Circulating Tumor DNA May Identify Disease Progression in Patients with Rectal Cancer

January 15, 2020
Hannah Slater
Hannah Slater

Researchers assessed whether ctDNA could accurately differentiate metastases during the neoadjuvant period after surgery to guide therapy adaptation.

Circulating tumor DNA (ctDNA) was able to identify patients with rectal cancer at risk of developing metastases during the neoadjuvant period and post-surgery, according to a study published in Clinical Cancer Research.1

Given that preoperative chemo-radiotherapy (CRT) responses vary, researchers were assessing whether ctDNA could be an early indicator tumor response or progression to guide therapy adaptation in this patient population. 

“If we can accurately differentiate the good responders from the poor responders, we may be able to adapt treatment and move away from a one-size-fits-all approach,” senior author David Cunningham, MD, director of clinical research and consultant medical oncologist at The Royal Marsden in London, said in a press release.2

A total of 243 serial plasma samples were analyzed in this cohort of 47 patients with localized rectal cancer undergoing CRT. Up to 3 somatic variants were tracked in plasma using droplet digital polymerase chain reaction (PCR), and RECIST and MRI tumor regression grade (mrTRG) evaluated response. 

Circulating tumor DNA rates were 74% pretreatment, 21% mid CRT, 21% after completing CRT, and 13% after surgery. After CRT, ctDNA status was associated with primary tumor response by mrTRG (P = 0.03). With a median follow-up of 26.4 months, metastases-free survival was reduced in patients with detectable ctDNA after completing CRT (HR 7.1; 95% CI, 2.4-21.5; P < 0.001), persistently detectable ctDNA pre and mid CRT (HR 3.8; 95% CI, 1.2-11.7; = 0.02), and pre, mid, and after CRT (HR 11.5; 95% CI, 3.3-40.4; P < 0.001) compared with patients with undetectable or nonpersistent ctDNA.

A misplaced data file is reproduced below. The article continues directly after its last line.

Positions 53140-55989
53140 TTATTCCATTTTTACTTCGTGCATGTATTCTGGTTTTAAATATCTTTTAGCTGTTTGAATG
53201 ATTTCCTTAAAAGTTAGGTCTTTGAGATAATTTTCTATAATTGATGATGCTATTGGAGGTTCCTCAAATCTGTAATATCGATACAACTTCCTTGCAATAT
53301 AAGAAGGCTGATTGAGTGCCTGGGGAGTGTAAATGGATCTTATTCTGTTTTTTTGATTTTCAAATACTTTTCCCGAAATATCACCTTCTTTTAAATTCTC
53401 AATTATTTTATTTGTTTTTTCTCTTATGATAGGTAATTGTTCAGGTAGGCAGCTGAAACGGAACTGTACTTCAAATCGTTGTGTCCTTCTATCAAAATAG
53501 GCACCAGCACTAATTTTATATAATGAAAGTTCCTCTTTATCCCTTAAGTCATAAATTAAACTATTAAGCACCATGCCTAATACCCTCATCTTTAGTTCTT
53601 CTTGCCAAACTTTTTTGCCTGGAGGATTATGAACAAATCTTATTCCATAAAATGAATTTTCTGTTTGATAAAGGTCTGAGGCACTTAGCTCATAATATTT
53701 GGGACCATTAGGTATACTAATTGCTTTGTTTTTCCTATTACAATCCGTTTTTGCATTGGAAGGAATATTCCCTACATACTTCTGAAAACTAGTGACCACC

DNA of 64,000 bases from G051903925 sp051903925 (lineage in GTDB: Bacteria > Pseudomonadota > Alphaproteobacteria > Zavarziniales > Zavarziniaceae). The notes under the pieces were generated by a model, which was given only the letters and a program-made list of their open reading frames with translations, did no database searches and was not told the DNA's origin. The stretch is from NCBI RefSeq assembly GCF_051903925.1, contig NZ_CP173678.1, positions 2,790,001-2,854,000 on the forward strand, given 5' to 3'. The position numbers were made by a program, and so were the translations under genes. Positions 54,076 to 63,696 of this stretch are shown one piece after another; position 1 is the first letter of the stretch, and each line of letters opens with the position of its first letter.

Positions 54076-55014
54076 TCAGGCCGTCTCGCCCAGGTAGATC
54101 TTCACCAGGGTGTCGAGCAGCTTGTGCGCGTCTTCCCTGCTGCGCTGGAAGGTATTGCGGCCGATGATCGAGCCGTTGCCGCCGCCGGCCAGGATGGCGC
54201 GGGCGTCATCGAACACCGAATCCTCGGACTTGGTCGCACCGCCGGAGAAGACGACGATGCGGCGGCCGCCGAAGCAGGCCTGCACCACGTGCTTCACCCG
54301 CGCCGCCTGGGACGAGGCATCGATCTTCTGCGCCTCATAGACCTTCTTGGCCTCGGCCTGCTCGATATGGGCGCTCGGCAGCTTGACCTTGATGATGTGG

In patients with detectable ctDNA, a fractional abundance threshold of ≥0.07% mid CRT or ≥0.13% after completing CRT predicted for metastases with 100% sensitivity and 83.3% specificity for mid CRT and 66.7% for CRT completion. All 3 patients with detectable ctDNA post-surgery relapsed compared with zero relapses among the 20 patients with undetectable ctDNA (= 0.001). 

Detection of ctDNA was not associated with tumor response measured by RECIST.

Current methods to assess responses to neoadjuvant CRT include imaging and direct examination of surgically removed tissue, according to the American Association for Cancer Research. However, traditionally used methods for assessing responses can pose challenges due to the scarring of tumor tissue that arises from treatment. 

Utilizing this research, the authors are now recruiting colon and rectal cancer patients in a multicenter study that will use the presence or absence of ctDNA to guide treatment decisions post-surgery. The study will include the collection and analysis of tumour tissue, serial blood samples, and clinical data in patients with newly diagnosed stage I, II, and III CRC. 

“If the associations we’ve observed during the neoadjuvant period are confirmed, detection of ctDNA could also be used to tailor treatment for patients with rectal cancer in an attempt to prevent cancer spread,” Cunningham explained.

References:

1. Khakoo S, Carter PD, Brown G, Valeri N, et al. MRI Tumor Regression Grade and Circulating Tumor DNA as Complementary Tools to Assess Response and Guide Therapy Adaptation in Rectal Cancer. Clinical Cancer Research. doi:10.1158/1078-0432.CCR-19-1996.

2. Circulating Tumor DNA May Be Predictive of Disease Progression in Patients with Rectal Cancer [news release]. Philadelphia, Pennsylvania. Published December 18, 2019. aacr.org/Newsroom/Pages/News-Release-Detail.aspx?ItemID=1360. Accessed January 14, 2020.